The key thing here is to learn how to solveyour own problems. Asking a tutor should beyour last resort - they will not be there for the restof your life!
1.Coming up with a questionYou need to find a data source. But where?Spend 15 minutes mapping out potentialdata sources related to your field. They might be commercial or governmental; theymight need collecting or already be compiled somewhere. For example, if your fieldwas cycling there will be : ● transport data ● crime data ● health data (encouraging people to cycle as part of healthy lifestyle, for example) ● environmental data (pollution) ● community data (things being shared online by cyclists)Also take a look at the examples at http://delicious.com/paulb/foieg
2. Use advanced search techniques to find data for a journalisticquestionThere are lots of different ways to search, not just typing thingsinto Google.You can limit by file type, domain, site and use Boolean limits.
● Limit by filetype: ○ filetype:xls will restrict results to Excel spreadsheets; ○ filetype:csv to comma separated values spreadsheets; ○ filetype:doc to Word documents - often used for internal documents ○ filetype:pdf to PDFs - often used for official reports● Limit by domain: ■ site:gov.uk will restrict results to UK government websites ■ .ac.uk to UK educational establishments (not all of them reputable) - the US equivalent is .edu ■ .org.uk to (mostly) nonprofit organisations - again, this is not guaranteed. You can also try .org although this will include results from other countries. ■ .mod.uk - the Ministry of Defence ■ .nhs.uk - NHS sites ■ .dh.gov.uk - Department of Health ■ .police.uk - police websites, including British Transport Police, the Met ○ Limit by website: ■ site:bolton.gov.uk will further limit results to just one website, rather than all local authority websites. ■ Likewise site:city.ac.uk would only return results from City Universitys website ○ You can limit your search further by using quotation marks so that only pages containing the exact phrase are returned, e.g. "annual report" ○ You can also expand it by using Boolean operators like OR, e.g.
Then put it all together:e.g. "deaths in police custody filetype:xls site:gov.uk"Try other operators such as ● + before a search term to ensure it is in the pages themselves, e.g. +custody ● phrases in quotes, e.g. "deaths in custody" ● The * wildcard, e.g. "deaths in * custody" ● The ~ operator for synonyms, e.g. ~deaths
3. Making sense of the dataChances are that the data youve found will raise further questions.There may be: ● jargon that you need to understand, ● codes that need translating, ● holes in the data, ● contextual data needed: the populations of different regions; data for previous years; etc. ● questions about how it was gathered - the methodology Use your journalistic skills to answer those questions.
Spreadsheet skillsYou can also use some spreadsheet techniques to put the data into aform that is going to be easier to interrogate - for example try thefollowing: ● split addresses so that the postcode is in a separate column (Data > Text into columns in Excel, or =SPLIT in Google Docs) - or separate forename and surname. ● Or you want to count how many times a value appears (=COUNTIF), or how many values are above a certain number. ● Work out the total using =SUM(D:D) if your numbers are in column D, for example ● Work out the amount per day by using =SUM(D:D)/30 for a 30 day month, etc. ● Work out a median average by using a formula like =MEDIAN(D: D). Compare that with other types of average like =AVERAGE(D: D) or =MODE(D:D)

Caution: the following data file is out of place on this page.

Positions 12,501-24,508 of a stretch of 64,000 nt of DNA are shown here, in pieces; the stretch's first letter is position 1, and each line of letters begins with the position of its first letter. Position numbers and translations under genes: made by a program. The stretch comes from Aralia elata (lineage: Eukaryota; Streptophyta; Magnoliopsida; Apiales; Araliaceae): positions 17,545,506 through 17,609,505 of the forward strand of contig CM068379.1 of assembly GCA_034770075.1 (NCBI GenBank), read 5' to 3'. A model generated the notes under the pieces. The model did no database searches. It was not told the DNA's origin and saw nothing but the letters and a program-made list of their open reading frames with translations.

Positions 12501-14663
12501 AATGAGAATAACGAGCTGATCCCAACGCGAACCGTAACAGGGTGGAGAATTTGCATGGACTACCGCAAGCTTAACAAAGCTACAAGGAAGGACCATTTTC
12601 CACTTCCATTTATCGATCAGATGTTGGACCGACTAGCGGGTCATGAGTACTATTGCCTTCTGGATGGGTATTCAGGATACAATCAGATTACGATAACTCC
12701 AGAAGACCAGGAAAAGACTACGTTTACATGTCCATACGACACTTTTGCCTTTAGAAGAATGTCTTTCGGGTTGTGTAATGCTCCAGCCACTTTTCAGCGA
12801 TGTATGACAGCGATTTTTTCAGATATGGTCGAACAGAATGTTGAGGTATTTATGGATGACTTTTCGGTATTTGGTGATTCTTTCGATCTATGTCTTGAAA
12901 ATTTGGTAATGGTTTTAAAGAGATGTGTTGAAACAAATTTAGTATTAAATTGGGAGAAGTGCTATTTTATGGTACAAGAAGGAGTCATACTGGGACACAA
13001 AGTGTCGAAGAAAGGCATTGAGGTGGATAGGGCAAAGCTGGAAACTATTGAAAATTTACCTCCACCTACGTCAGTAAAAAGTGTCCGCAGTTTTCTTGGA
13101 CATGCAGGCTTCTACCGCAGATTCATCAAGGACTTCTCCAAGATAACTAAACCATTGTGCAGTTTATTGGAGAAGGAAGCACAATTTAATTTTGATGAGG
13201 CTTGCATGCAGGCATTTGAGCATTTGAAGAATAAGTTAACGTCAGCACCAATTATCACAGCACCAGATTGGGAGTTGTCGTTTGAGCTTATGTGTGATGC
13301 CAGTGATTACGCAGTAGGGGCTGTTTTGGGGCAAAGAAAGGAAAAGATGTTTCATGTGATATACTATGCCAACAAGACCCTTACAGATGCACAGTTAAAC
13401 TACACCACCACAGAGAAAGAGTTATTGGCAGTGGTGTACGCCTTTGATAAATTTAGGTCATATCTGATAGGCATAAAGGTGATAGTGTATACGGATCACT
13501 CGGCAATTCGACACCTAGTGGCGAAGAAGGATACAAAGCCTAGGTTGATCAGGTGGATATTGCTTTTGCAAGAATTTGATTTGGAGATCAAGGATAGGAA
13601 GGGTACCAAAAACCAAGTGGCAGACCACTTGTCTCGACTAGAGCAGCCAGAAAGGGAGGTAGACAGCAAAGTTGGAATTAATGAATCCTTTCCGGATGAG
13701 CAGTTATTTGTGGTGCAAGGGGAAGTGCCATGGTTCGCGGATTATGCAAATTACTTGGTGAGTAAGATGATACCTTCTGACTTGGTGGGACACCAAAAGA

4. Basic visualisationsFind a transcript of a politicians - or two politicians - speeches andvisualise them using Wordle.com, Tagxedo or ManyEyes. (Theadvanced search techniques mentioned above may help)You can either compare one politicians speeches on a particular issue beforeand after taking office - or one politicians speech with his or her replacement.Spend some time tweaking the visualisation: ● Are similar words treated differently, e.g. "patient" and "patients" or "choice" and "options"? Should you combine the counts to clarify the emphases? What are the ethical issues of doing so? ● Should you reduce your sample to the top 10 or 20 words or phrases to make it clearer? ● Can you customise the words included (try copying into a text editor first), colour scheme, arrangement, fonts, etc. to greater effect? ● Is a word cloud best - or should you use a bar chart based on word counts?
Advanced tutorial 1 - GDoc webscraperFollow the tutorials tagged importHTML on Excel Notes: http://excelnotes.posterous.com/tag/importhtml...and importXML on the Online Journalism Blog - http://onlinejournalismblog.com/tag/importxml (start from the bottom)For a really live scraper, see instructions on how to grab XML from Backtweets orRSS from a Twitter search in this tutorial:http://www.brelson.com/2009/11/using-google-spreadsheets-to-extract-twitter-data/
Advanced tutorial 2 - interrogating dataFollow the tutorial at http://excelnotes.posterous.com/tag/filtersAnd the one at http://excelnotes.posterous.com/tag/sumifsOr if you want to play with Google Refine, search for Getting StartedWith Local Council Spending Data or go to http://blog.ouseful.info/2011/01/28/getting-started-with-local-council-spending-data/
Advanced tutorial 3 - Scraper toolsData can come in all sorts of forms. Based on the data you found already, tryone or more of the following: ● Using a PDF conversion service to get to the data within - a list here: http: //helpmeinvestigate.posterous.com/tag/pdfs - also: http://www. pdftoexcelonline.com/ ● Grabbing tables from a database search: try the Firefox plugin Outwit Hub (free version stores 100 results; buy a licence for more)